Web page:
Could someone please explain why Cloudflare might suddenly start issuing Let’s Encrypt certificates for the domains, considering that those are configured in a “flexible” SSL/TLS mode and the DIgicert certificates are not yet expired? If it is a legitimate action (and looking at the topic at Does Cloudflare create Let's Encrypt certificates? it might be), then why would the option to watch Certificate Transparency logs be alerting about that in a rather alarming manner, leaving the impression that it was issued by “someone” rather than Cloudflare itself? Also it seems rather odd, that even after that issuance, the certificate shown when accessing the domain in question is still the one from Digicert (1 year one), rather than the issued 90-days Let’s Encrypt one.
On a side note, is there a chance to make those emails state more clearly that the issance was done by Cloudflare itself? That would be less alarming and confusing
@sandro , I would certainly appreciate if we stayed on topic of the conversation. Your reply has nothing to do with the question. If I wanted to issue a certificate locally and the content warranted that, I would do so. In the meantime the configuration where any connection NOT established by Cloudflare is rejected serves the purpose pretty well for me. Thanks.
@sandro , once again - I understand your position, but let’s not deviate from the topic. In this particular configuration “the site is on HTTP” only for Cloudflare. As I mentioned, this is sufficient now (though maybe not in the future), and all direct connections would not be served at all. Now to the subject - the issue as I see it is that the use of the Certificate Transparency alerting is good, but it is quite confusing for the scenario when the certificate is issued by Cloudflare itself. The impression upon reading the alert is that someone somewhere has issued a certificate for your domain (and considering the issuance for a wildcard, was able to modify the DNS records, as LE requires). Apart from that, it is unclear why such automatic issuance happened, considering that Digicert certificate has not yet expired, and why after the issuance it is still Digicert certificate that is being shown. I hope it makes the concerns a bit more clear.
Certificate transparency doesn’t matter who the provider is. If the email was for Digicert vs Let’s Encrypt it would have been formatted the same. If it matches the general parameters for your provider (Cloudflare) it is a NoOp.
The question about emails is not about specific CAs - CAs are mentioned in the conext of 2 other questions (why LE certs were issued if Digicert was still good for a year, and why if LE was issued, Digicert was still shown - neither makes any sense there). With emails it is not about CA, but about Cloudflare’s knowledge whether the certificate was issued by Cloudflare or someone else, which is NOT reflected in the alerts - “Cloudflare has observed the issuance” sounds way more alarming that “Cloudflare has issued a certificate for your domain” for example, and makes you believe that the issuance is not legitimate and made without yours (or Cloudflare’s) knowledge. I also do not see how “If it matches the general parameters for your provider” fits here - could you elaborate?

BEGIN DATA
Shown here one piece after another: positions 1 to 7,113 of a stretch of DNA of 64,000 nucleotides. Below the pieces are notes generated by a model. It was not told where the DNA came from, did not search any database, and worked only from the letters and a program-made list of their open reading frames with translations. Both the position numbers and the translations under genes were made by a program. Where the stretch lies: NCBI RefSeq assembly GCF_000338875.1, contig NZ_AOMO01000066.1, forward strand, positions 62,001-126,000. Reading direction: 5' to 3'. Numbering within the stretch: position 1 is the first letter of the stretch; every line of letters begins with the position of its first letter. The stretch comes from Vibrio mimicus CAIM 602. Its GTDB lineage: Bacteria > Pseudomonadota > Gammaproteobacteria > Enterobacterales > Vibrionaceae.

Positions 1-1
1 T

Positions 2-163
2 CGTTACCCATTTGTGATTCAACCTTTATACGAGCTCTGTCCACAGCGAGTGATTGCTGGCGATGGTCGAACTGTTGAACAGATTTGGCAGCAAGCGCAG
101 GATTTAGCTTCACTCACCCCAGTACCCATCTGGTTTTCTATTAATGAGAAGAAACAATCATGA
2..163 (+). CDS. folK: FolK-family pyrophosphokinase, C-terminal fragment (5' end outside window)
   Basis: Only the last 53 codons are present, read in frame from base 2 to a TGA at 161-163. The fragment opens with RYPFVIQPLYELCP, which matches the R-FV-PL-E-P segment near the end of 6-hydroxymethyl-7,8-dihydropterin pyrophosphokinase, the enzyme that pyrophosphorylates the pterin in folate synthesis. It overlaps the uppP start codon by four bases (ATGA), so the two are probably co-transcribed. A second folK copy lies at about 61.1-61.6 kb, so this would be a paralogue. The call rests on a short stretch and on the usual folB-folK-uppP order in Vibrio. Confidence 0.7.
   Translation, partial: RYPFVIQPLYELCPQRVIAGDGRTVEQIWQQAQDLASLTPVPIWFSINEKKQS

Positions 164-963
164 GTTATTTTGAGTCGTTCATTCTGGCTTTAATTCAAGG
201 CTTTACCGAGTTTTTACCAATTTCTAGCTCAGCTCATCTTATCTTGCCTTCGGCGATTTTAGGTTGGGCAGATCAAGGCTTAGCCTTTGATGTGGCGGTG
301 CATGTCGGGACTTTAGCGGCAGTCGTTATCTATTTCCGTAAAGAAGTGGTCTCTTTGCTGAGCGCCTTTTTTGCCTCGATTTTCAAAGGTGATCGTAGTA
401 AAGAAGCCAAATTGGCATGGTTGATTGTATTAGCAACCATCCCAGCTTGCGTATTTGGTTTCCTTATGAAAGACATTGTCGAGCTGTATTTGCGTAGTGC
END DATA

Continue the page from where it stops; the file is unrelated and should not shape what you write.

Cloudflare’s certificate transparency monitoring doesn’t distinguish between itself requesting certificates and anyone else. There are multiple ways a cert could be issued which aren’t directly tied to the account monitoring certificate transparency for a particular domain within Cloudflare’s suite of products.
Without knowing anything about your zone it’s impossible to say more about how or where the certificate was issued or deployed. It’s likely the current cert is expiring soon(ish) so the system ordered a new one in advance of expiry.
That’s precisely my point - they have all the necessary information to correlate the fact of the issuance by them and the record popping up in the Transparency Logs. Doing that would remove the confusion from those alerts.
They might very well be pulling their data from crt.sh without any additional processing, other than the form letter. I think to confirm that the cert came from Cloudflare, and not some other host on the same day, it’d take a substantial amount of additional processing.
One option might be to use the SSL Notification option here that would let you know when Cloudflare updates your cert.
If I’m ever curious if the request came from Cloudflare, I go to SSL/TLS → Edge Certificates to see what’s actually there.
This will only show you what the currently active certificates are. As Cloudflare issue new certs before making them live, there will be a period of time when you cannot see valid but inactive certificates (either for the next certificate to be used, or for the old and unused but still valid certificate).
The Cloudflare CT alerts do not exclude Cloudflare issued certs. But this is actually a significant use case for CT log monitoring. All the certs I know about (including the Cloudflare managed certs) should be excluded from the alerts. It is when a cert is issued that I do not know about that I should be worried. If you have a lot of CF domains then you will not spot the one mis-issued cert in the noise. There are third party paid services that can do this, but you need to specify the certs that you don’t want to be alerted about. With CF managed certs you don’t know about them until after they have been issued, so you cannot exclude them from such alerting.